Once You're Mine

By: Barbara Freethy

One


Tori Hayden had had the prickly feeling at the back of her neck since she'd returned to San Francisco three weeks earlier after a decade of being away from the city where she'd grown up. Since she'd taken a reporting job at the Bay Area Examiner, a digital and print newspaper known for in-depth stories on local and state issues, she'd felt as if someone was watching her every time she left her apartment or the office, but she couldn't imagine why.

Her current assignment reporting on the homeless population and the efforts being made to help the thousands of people sleeping under freeway overpasses and in front of buildings had taken her into some dicey areas, and she'd rattled a few city officials with her probing questions, but why would anyone be following her? It didn't make sense.

She flung a quick look over her shoulder, seeing nothing out of the ordinary. She'd just left a meeting at City Hall, and the neighborhood wasn't the best, but it was three o'clock on a Wednesday afternoon and there were plenty of people around. Shaking her head at her always overactive imagination, she saw a coffee house up ahead and decided a shot of caffeine would probably help clear her tired brain.

She was almost to the door when her phone buzzed. Pulling it out of her bag, she saw her brother's number and smiled. Despite the four-year age difference between them, she'd always been close to her big brother, Scott. Even when they'd been living thousands of miles apart from each other, they'd kept in touch. Now, with his wedding rapidly approaching, he seemed to find her to be his best resource for help and sanity.

She sat down at an outside table and answered the phone. "What has Mom done now?"

"She rearranged the seating chart and Monica's mother is going nuts, which means Monica is upset—"

"Which means you have to make her feel better," she finished.

"Exactly," Scott replied, tension in his voice. "I keep telling myself it's three more days, and then we're off to the honeymoon. But right now Saturday feels a million years from now. I thought we were past all the problems, but our mother and Monica's mother might be two of the most stubborn people on the face of the earth."

"I don't know Monica's mom, but I've had a lot of experience with ours."

"You need to talk to her, Tori."

"Me? She's not going to listen to me. If anyone can get through to her, it's you. Or maybe ask Ray to intervene. He seems able to calm her down."

"Ray is spending a lot of time golfing these days," Scott returned. "Our stepfather knows the best way to deal with her is to leave the house."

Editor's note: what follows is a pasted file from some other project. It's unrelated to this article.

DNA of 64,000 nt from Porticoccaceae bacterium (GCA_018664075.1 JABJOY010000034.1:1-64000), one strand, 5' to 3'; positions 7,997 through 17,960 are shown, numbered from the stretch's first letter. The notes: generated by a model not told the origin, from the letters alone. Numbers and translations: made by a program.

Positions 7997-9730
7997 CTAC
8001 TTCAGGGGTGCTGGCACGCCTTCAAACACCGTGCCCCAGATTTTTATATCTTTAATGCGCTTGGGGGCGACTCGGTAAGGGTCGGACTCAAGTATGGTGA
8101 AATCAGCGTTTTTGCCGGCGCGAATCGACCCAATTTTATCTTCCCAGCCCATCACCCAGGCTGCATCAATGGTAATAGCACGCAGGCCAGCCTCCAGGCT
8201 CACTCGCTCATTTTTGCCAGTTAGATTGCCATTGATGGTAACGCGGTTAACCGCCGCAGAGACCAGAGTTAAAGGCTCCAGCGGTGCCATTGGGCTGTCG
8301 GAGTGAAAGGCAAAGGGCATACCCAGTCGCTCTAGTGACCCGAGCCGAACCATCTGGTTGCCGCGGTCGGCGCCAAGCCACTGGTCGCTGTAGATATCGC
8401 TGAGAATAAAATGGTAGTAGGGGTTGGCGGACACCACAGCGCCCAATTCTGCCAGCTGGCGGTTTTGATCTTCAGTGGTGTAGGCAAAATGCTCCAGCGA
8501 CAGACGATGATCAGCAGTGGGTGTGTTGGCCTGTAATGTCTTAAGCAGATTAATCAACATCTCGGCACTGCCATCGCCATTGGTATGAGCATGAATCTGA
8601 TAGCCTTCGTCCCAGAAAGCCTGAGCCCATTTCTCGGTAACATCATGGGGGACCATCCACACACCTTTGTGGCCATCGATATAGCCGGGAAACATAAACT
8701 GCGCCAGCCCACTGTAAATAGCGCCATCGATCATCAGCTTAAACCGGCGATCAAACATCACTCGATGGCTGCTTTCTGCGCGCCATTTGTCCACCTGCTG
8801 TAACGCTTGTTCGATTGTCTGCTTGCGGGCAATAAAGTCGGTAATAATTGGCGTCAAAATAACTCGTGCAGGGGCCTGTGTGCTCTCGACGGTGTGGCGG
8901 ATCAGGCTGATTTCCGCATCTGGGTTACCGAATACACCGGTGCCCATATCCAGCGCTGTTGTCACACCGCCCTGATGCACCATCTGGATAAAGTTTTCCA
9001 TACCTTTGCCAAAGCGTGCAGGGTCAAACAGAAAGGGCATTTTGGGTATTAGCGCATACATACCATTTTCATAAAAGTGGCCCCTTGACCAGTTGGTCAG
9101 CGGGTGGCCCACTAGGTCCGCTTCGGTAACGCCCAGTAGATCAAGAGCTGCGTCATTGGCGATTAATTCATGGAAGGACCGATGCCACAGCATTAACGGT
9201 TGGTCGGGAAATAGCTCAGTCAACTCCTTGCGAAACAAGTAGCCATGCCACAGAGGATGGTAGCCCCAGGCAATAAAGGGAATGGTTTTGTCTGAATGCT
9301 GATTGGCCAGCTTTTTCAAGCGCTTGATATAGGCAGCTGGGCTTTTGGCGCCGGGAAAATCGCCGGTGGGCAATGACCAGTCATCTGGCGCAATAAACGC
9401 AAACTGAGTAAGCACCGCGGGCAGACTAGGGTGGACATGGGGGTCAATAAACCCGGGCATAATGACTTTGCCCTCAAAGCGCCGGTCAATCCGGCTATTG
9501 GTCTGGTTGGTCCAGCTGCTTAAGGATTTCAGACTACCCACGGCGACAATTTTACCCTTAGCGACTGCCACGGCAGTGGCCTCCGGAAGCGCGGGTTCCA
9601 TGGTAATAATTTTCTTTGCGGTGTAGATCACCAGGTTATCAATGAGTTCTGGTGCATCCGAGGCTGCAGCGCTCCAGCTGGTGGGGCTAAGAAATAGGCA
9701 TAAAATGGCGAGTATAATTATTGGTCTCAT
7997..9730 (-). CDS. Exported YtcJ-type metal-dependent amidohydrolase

She'd noticed Ray's absences since she'd moved back to town and wondered if her mom and stepfather were as happy as they'd once been. But that was a discussion for another day. "Fine, I will call her and see if I can find out what the problem is."

"The problem is that she wants to have her own table at the reception, and Monica's mother thinks the parents should sit together. I told Mom she needs to suck it up and do what Monica's mom wants because they're paying, and she got offended."

"I can't imagine why that would upset her," she said dryly.

"Well, it's the truth. Sorry, but I'm out of patience, and I do actually have a job to do besides all this wedding planning."

She knew her brother's work as an environmental lawyer was very important to him and also kept him quite busy. "I understand. I'll talk to her. But maybe if the parents aren't getting along, it would be better to have them sit separately."

"Monica and her mom say it's traditional for the parents to be together, and they don't like bucking tradition. So you have to find a way to convince Mom that she can sit with them for the hour it takes to have dinner."

"I'll give it my best shot. In return, I would appreciate it if you didn't stick me at the lonely singles table."

"I have no idea where you're sitting, and at this point I don't really care."

"Thanks for nothing."

"So how are things with you?" Scott asked, sounding more relaxed now that she'd agreed to help him. "Is San Francisco starting to feel like home again?"

"Not really, but I'm living in a part of the city I never spent much time in when we were growing up. Childhood memories for me are all from the neighborhoods around the Great Highway and Ocean Beach, and the cute restaurants in the Avenues. Now I'm in Hayes Valley, which is charming but crowded, and it feels very urban. However, I am extremely happy to have found a one-bedroom apartment that doesn't completely blow my budget. It's small, but I love not having roommates. Plus, I can walk to work."